Former British PM Attlee’s kin traces roots to Shimla

Shimla, March 9: Clement Attlee’s grandson John was born in Shimla nearly nine decades ago. His great-granddaughter has just fished out her father’s birth certificate from the cavernous civic office of the ‘queen of the hills’.

Sally Camps, great-granddaughter of Clement Attlee, who served as Britain’s prime minister from 1945 to 1951, screamed excitedly as she traced her roots in this hill station. It was during Attlee’s tenure that India got its independence in 1947.

Simla, as it was then called, served as the summer capital of British India between 1864 and 1939.

Camps along with her husband Michael Camps was in this Himachal Pradesh capital last week to locate the birth records of her father John Keith Harwood, who was born here in 1926.

“They were really screaming excitedly on receiving the birth certificate,” Omesh Bharti, in-charge of the births and deaths wing of the Shimla Municipal Corporation, one of India’s oldest civic bodies, told IANS Sunday.

He said the visiting Britons were provided two birth certificates for which a fee of Rs.5 was charged per certificate.

As per the birth records with the civic office, Sally’s father John was born to Patricia – Attlee’s daughter – and George Edward Harwood, who then served in the British Indian Army.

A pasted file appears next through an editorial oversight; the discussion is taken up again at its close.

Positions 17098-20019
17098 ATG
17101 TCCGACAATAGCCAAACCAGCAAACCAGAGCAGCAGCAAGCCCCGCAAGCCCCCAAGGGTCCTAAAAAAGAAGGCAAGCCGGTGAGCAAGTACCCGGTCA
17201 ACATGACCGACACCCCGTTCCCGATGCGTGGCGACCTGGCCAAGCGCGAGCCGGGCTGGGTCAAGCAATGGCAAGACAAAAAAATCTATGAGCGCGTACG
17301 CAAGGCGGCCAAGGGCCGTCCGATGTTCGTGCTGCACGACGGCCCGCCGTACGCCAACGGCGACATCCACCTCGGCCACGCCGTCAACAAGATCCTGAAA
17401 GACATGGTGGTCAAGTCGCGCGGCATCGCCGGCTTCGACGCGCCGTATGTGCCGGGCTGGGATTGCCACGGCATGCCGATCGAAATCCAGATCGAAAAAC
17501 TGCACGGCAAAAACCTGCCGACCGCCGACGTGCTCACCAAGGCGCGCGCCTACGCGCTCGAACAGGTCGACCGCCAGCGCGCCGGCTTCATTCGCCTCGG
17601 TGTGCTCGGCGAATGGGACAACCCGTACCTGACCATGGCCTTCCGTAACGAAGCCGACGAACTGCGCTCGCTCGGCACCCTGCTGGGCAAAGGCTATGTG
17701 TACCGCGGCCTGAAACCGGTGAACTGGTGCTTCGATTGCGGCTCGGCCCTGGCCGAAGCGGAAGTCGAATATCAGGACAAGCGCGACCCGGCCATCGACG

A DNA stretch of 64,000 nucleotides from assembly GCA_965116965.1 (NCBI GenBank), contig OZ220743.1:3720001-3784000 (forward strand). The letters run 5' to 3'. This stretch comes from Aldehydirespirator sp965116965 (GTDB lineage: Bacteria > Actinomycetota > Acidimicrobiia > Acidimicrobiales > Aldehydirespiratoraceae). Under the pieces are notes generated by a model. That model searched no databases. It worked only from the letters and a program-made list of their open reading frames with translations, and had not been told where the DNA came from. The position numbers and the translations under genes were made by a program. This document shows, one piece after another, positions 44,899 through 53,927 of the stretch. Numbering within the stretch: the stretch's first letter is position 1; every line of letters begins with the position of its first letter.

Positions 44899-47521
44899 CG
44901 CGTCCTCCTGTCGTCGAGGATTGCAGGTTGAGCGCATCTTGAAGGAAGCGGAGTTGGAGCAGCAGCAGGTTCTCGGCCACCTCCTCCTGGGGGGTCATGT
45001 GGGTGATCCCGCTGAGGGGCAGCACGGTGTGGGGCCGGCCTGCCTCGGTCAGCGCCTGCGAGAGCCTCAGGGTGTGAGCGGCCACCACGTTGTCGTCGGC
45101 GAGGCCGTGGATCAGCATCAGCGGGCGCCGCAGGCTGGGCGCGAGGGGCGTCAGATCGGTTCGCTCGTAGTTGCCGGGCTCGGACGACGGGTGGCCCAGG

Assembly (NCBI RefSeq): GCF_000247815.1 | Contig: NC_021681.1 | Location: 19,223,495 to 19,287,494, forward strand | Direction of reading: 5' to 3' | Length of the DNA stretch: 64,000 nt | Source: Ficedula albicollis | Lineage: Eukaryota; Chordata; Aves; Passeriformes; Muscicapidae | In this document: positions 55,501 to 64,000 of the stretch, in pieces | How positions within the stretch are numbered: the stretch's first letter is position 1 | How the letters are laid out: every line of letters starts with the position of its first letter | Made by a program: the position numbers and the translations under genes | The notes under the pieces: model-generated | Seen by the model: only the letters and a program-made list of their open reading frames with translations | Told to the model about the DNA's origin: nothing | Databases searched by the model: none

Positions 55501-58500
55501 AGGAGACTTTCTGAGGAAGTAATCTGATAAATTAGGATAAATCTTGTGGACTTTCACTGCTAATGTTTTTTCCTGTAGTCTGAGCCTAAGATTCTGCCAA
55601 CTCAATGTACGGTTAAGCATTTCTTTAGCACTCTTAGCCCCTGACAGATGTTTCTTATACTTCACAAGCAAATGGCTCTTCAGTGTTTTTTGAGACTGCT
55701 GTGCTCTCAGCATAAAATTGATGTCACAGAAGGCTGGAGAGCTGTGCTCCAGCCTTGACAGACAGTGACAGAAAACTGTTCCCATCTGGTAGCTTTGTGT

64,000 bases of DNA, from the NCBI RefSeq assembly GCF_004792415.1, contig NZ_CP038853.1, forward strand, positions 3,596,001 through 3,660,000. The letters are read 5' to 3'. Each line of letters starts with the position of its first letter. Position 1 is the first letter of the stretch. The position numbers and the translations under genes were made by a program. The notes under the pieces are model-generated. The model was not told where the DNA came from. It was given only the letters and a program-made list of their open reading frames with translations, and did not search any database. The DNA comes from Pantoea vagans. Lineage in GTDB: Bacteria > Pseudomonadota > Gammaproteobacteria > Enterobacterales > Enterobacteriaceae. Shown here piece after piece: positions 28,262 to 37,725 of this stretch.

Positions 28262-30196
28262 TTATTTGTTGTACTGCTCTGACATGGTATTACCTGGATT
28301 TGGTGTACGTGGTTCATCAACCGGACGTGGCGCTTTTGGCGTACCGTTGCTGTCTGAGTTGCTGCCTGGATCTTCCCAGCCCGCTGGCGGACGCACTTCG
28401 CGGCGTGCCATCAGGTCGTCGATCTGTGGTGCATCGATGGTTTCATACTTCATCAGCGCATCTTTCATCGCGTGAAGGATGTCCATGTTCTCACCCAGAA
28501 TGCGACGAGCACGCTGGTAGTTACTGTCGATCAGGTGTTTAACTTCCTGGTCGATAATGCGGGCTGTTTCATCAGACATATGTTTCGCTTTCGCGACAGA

Bharti said Sally and her husband were also shown the century-old register where the original entry was made.

“Sally was really emotional on seeing the entry made by her grandfather George in the register,” he added.

During their stay in Shimla, the couple visited British-era buildings, Oberoi Group’s Cecil, a landmark luxury hotel, and the Gaiety Theatre, which was associated with Sally’s parents.

Gaiety Theatre has been the centre of cultural activities in Shimla right from the day it was opened in 1887.

Sally said her grandmother Patricia Harwood staged plays in the theatre that was rebuilt in its original Gothic architecture.

Bharti said on an average, 10 to 15 people, mostly from Britain, visit his office every year to trace their ancestors who once lived here.

The civic body has been maintaining birth and death records since it was constituted in 1851.

Shimla is all set to walk down the memory lane, lined with 91 British-era heritage buildings still standing.

To recreate the past, the state government and other cultural agencies like the National School of Drama have planned a yearlong series of celebrations beginning from March 21 to 27.

IANS